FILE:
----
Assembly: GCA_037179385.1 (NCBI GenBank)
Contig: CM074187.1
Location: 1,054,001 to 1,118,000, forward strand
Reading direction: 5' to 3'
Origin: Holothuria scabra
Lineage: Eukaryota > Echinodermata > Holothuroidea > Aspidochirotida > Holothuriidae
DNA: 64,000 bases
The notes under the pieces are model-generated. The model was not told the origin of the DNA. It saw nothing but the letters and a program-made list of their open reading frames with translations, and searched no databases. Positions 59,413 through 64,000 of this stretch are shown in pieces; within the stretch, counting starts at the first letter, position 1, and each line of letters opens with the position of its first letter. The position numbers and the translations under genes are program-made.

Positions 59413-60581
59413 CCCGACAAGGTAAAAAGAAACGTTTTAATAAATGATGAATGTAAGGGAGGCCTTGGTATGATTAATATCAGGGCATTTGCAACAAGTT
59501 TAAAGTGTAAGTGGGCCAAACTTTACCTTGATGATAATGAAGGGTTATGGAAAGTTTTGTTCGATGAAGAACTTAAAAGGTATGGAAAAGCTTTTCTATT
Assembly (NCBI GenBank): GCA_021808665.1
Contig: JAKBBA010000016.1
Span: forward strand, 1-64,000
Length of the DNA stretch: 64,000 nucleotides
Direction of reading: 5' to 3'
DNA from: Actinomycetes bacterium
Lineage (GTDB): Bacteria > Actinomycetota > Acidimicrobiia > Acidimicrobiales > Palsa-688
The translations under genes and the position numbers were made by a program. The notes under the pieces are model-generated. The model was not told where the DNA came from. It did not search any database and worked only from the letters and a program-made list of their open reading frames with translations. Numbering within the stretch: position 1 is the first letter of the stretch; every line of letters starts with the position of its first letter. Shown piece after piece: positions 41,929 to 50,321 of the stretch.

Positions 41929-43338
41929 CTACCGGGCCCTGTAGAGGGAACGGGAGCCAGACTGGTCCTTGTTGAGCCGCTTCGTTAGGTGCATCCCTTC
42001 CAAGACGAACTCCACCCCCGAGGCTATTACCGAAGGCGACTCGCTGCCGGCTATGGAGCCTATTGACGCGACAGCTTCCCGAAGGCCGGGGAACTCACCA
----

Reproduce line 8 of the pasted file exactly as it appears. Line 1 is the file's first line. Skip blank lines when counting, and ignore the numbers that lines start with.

The notes under the pieces are model-generated. The model was not told the origin of the DNA. It saw nothing but the letters and a program-made list of their open reading frames with translations, and searched no databases. Positions 59,413 through 64,000 of this stretch are shown in pieces; within the stretch, counting starts at the first letter, position 1, and each line of letters opens with the position of its first letter. The position numbers and the translations under genes are program-made.